Sunday, 26 January 2014

Aussie spotting

This Australia Day I won't be firing up the barbecue or playing a game of cricket in the park.

Apart from the fact that I've never done either of these things, this year I'm spending the national holiday out of the nation.

That doesn't mean Australia is too far away from my mind though.   It seems you can't move on this planet without tripping over a fellow Australian.

You could be riding on a camel in the middle of the Sahara and still hear the nasal tones of an Australian saying "Gee it's hot".

Like a rash the doctor has prescribed both a cream and tablet for, there's an Australian in every nook and cranny.

Here's seven light-hearted ways to tell if there's an Aussie nearby.  Look around, there's probably one right behind you!

1.  You can hear us before you see us
It's the double whammy of the distinct accent, combined with the louder volume that signals the approach of an Aussie.  I'm not sure what it is, but outside of our own country and in contrast to other languages and accents, we suddenly all sound like Alf and Ailsa from Home and Away.  And we seem to speak louder than other folk, like we're either a little deaf or grew up on a vast sheep property that required us to continually project our voice.

Keeping an eye and ear out for Australians

2.  We make a fashion statement
Even if we've been strangely mute, you can still tell that we're Australian by our attire.  Here are some tell-tale signs: we're the ones wearing stubbies (small shorts for those not in the know), a tshirt and thongs on that 20-hour flight to a northern hemisphere winter; we're wearing an Akubra hat (a form of cowboy hat) even though we work in an office; one of our best items of clothing is a tshirt with an alcohol brand on it (like Jack Daniels or XXXX); or we're wearing a rugby league or AFL football jersey (but don't be fooled, we're not one of the professional players).

3.  We're probably talking about beer, alcohol, getting drunk or having been drunk recently
If you're an alcoholic, I suggest hitching your wagon to a group of travelling Australians.  They're best informed to tell you where the nearest bars are, the beers on offer and the prices.  When you hear us talk about other countries, the availability of alcohol figures highly.  For example, "Thailand was nice with its sunshine and beaches, but you could buy a beer in the 7Eleven!".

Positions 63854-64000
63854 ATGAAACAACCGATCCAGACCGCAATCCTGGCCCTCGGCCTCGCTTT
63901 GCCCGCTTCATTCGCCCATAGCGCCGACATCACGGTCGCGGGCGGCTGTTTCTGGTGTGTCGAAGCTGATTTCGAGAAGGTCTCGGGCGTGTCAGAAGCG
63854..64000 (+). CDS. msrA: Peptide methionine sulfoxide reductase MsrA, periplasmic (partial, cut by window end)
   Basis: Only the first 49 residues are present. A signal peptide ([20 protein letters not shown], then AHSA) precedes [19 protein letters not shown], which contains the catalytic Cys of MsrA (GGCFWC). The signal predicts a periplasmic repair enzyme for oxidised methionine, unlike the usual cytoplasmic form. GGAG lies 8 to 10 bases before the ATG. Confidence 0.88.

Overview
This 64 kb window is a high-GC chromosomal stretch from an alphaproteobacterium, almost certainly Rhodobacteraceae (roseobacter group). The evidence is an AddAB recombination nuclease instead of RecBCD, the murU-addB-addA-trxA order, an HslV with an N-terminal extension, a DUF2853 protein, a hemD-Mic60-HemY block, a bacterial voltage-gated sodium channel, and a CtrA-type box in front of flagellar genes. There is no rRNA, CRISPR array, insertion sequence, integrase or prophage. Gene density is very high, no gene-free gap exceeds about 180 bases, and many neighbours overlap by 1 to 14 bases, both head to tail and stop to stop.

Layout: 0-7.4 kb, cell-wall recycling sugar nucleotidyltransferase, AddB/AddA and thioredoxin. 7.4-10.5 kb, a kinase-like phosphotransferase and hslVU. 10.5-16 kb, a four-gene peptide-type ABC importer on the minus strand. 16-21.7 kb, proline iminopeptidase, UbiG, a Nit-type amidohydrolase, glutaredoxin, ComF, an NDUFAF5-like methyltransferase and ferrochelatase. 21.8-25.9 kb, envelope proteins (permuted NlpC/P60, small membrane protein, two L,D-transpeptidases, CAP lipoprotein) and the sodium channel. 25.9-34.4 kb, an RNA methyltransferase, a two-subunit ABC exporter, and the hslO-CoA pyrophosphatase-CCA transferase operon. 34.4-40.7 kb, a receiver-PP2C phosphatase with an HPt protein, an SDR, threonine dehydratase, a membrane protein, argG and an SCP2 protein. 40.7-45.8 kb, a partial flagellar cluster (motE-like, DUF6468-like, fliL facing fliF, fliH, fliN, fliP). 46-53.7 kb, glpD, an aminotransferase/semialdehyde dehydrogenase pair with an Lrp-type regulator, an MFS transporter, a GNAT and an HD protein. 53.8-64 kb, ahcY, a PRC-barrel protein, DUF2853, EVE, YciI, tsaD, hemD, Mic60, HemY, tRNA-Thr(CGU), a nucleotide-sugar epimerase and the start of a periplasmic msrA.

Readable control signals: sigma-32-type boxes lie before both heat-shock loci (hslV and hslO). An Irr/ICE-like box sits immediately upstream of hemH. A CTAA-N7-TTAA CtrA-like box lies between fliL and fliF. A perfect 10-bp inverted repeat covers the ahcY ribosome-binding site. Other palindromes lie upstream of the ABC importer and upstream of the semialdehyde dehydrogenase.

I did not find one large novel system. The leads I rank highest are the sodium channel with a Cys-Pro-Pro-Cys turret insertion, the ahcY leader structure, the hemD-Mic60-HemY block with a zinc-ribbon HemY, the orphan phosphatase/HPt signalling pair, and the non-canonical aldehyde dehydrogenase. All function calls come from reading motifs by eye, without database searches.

We take pictures of alcohol too

4.  We're probably talking about how much something cost
Continuing the last point, we tend to focus on price a bit.  In Asia we're constantly talking in giddy amazement about how little something costs, but in Europe we're talking about how expensive something is.  You'd think we were a nation of currency traders with this keen eye for international monetary movements.  We're not.  We're just cheap.

5.  We're probably telling someone who doesn't care all the other countries we've been to
Just recently I heard a fellow Aussie regaling someone working at the United Nations in Geneva with a list of countries she'd been to.  I'm sure the UN representative was fascinated, having not been in the company of such a well-travelled globe trotter since she stepped out of the UN cafeteria a few minutes earlier.  Just humour us, it takes us a long time to get outside of our own country so we like to tell people... a lot.

This is how many Australians he has seen today

6.  We're probably joking or being sarcastic
While the Brits are known for their whinging, Aussies can also air their fair share of grievances, but tend to do so in a sarcastic, ironic or joking tone so as not to be seen as Debbie Downer.  We are "larrikins" after all so just sit back and ride the giggle train with us.

7.  We're the ones running for duty free
No one sprints off a plane towards a duty free shop quite like Aussies. We look puzzled at other nationalities strolling causally past the discounted alcohol and cigarettes.  We're also confused when other countries don't have massive duty free stores in airports before customs and immigration.  It just doesn't seem right.  It's un-Australian.

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